If a leading horse, or any other horse in a race, swerves or is ridden to either side so as to interfere with or intimidate or impede any other horse or jockey, or to cause same, it is a foul.
- The rules clearly state, “If a leading horse, or any other horse in a race, swerves or is ridden to either side so as to interfere with or intimidate or impede any other horse or jockey, or to cause same, it is a foul,” and “any offending horses may be disqualified …”
What are some horse racing terms?
Marathon: A race longer than 1 ¼ miles long. Mare: A female horse aged five or older. Middle distance: A race longer than seven furlongs but shorter than 1 1/8 miles. Miler: A horse that prefers to race at or near a mile in distance.
What is a breeze in horse racing?
Breeze: Working a horse at a moderate speed; less effort than handily. Bullet work: The best workout time for the distance on a given day at a track.
What is a bumper in horse racing?
A bumper race is simply a race without jumps that is run at a National Hunt meet. The reason for a bumper race is to familiarise horses with running at racecourses without adding the further strain of them needing to jump hurdles or fences. Once a horse has run one bumper they might run more, or progress to jumps.
What is the best bet to make in horse racing?
The win bet should be the key bet, especially for newcomers. Takeout (the amount of money that goes to the track that is not returned to bettors) for win, place, and show bets is less than most exotic bets. Most importantly, don’t bet two or more horses to win in the same race.
What does off the bridle mean in racing?
A horse being pushed along by its jockey to keep up with the pace is said to be “off the bridle”.
What does B mean in horse racing?
– between numbers indicate year separation (i.e. left of this is from a previous year) / between numbers indicates a season separation (i.e. left of this is from the season before last) B – brought down.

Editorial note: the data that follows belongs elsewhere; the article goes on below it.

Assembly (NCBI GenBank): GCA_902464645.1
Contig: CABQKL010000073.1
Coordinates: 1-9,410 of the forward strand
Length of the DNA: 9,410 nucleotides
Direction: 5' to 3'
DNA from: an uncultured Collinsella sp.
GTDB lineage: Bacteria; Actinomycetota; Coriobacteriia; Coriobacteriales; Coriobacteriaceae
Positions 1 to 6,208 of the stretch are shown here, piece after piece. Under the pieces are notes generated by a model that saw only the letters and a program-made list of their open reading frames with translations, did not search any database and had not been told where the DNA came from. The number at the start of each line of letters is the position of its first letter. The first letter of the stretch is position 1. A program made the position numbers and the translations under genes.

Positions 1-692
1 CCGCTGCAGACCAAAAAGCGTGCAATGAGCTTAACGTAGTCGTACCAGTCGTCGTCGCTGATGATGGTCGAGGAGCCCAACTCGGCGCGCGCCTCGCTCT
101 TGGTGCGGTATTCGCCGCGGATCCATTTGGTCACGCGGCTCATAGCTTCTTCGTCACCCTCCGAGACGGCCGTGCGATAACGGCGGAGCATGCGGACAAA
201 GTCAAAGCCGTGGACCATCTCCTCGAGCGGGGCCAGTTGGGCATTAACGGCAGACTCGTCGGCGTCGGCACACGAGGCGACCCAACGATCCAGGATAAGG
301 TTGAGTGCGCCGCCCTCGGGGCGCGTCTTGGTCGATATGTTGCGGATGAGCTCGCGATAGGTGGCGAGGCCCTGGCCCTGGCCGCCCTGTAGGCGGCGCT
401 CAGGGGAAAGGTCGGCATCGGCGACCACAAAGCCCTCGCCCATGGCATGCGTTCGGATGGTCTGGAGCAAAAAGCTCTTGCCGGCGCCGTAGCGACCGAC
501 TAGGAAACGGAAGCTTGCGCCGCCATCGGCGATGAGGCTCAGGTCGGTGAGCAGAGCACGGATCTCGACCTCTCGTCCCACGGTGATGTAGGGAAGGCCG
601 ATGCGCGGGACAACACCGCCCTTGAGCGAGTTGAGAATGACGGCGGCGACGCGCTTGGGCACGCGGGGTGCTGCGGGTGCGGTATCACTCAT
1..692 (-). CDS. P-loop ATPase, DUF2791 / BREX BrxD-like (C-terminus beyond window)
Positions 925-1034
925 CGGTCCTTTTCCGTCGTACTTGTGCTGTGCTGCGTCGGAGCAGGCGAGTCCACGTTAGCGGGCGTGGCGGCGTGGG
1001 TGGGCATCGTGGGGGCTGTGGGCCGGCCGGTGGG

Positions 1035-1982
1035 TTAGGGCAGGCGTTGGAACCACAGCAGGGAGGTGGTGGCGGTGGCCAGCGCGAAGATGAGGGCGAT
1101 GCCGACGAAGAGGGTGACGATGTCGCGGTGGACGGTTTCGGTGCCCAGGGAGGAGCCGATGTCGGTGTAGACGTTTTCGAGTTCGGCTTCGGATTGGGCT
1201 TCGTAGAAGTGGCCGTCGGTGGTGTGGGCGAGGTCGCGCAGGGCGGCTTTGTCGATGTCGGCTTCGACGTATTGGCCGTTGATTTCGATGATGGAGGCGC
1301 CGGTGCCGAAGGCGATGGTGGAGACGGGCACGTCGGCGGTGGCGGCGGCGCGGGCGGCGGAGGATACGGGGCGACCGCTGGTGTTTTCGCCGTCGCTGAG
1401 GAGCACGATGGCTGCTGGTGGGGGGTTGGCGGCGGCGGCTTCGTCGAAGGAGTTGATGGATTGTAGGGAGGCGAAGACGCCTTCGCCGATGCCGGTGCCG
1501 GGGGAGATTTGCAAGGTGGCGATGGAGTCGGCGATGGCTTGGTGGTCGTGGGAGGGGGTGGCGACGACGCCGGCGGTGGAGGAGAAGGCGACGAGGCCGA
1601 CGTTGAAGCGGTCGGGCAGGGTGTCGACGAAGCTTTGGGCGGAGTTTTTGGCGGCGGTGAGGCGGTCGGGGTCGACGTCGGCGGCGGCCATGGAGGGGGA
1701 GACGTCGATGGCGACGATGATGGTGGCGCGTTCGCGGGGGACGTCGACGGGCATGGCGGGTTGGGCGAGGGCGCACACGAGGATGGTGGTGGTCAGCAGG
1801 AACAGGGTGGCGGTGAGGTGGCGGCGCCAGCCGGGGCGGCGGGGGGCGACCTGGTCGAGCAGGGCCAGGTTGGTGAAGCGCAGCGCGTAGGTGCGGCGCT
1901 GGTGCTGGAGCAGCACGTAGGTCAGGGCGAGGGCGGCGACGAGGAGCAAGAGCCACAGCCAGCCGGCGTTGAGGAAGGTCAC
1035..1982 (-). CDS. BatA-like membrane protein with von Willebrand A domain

How do you tell if a horse is a closer?
In my analysis, a closer is a horse that comes from between about five and seven lengths off the lead. A deep closer is anything more than that, like Breeders’ Cup Marathon and Brooklyn Handicap winner, Calidoscopio.
What is a roughy horse?
Roughie: A horse at long odds which is considered to have only a remote chance of winning a race.
What does let down mean in horse racing?
Letting down is a term that means the horse’s muscles, organs and mind can relax. Most importantly, it gives the horses digestive system some time to adjust to a new diet that is not as high in energy.
What does Listed mean in horse racing?
In horse racing, a Listed race is a race at a level just below Group level or, in other words, three steps down from the highest level, Group One, in terms of quality. No minimum official rating is required to run in a Listed race but, nonetheless Listed races are considered more prestigious than handicap races.
What is a black type race?
So what is a black type race? Well, put simply it is a race of high pedigree that, if a horse wins, means its name will be printed in bold black type on racing and breeding reports. This means buyers and stud owners can more easily identify ‘better’ horses when bidding for them at auction.
What does class 5 mean in horse racing?
Class 2 – Official Ratings range from 86-100, 91-105, 96-110. Class 3 – Official Ratings range from 76-90 and 81-95. Class 4 – Official Ratings range from 66-80 and 71-85. Class 5 – Official Ratings range from 56-70 and 61-75. Class 6 – Official Ratings range from 46-60 and 51-65.
What percentage of horse racing Favourites win?
On average favorites win about 35% of horse races. But, that win percentage can fluctuate based on the distance, surface, class, etc. For example, favorites are more likely to win dirt races than turf races.
What post position wins the most in horse racing?
Post Position 1 1 has produced the winner most times since 1900 with 12. Only one horse, Ferdinand in 1986, has won the race from the first post position since 1964.
How often do 100 1 horses win?
On average the strike rate is around 0.3% so it is expected that there will be many runners, but few winners to get back to that level. Out of all those runners only R Hannon has had two 100/1 winners. One jockey has had three 100/1 winners.
Is a foul a foul?
Despite being 4,500 miles apart and 2,071 miles apart, two of the most important races in the world—the $5 million 2014 Breeders’ Cup Classic at Santa Anita and the $3 million Kentucky Derby at Churchill Downs—were faced with a similar quandary: whether or not interference in the races occurred, and if so, whether or not the disqualification of the winning horse was justified. If both sets of stewards had followed the same set of regulations, it would have been much easier to make those extremely tough judgments that affected all of the horses’ connections as well as the millions of bettors and spectators across the world, wouldn’t you agree?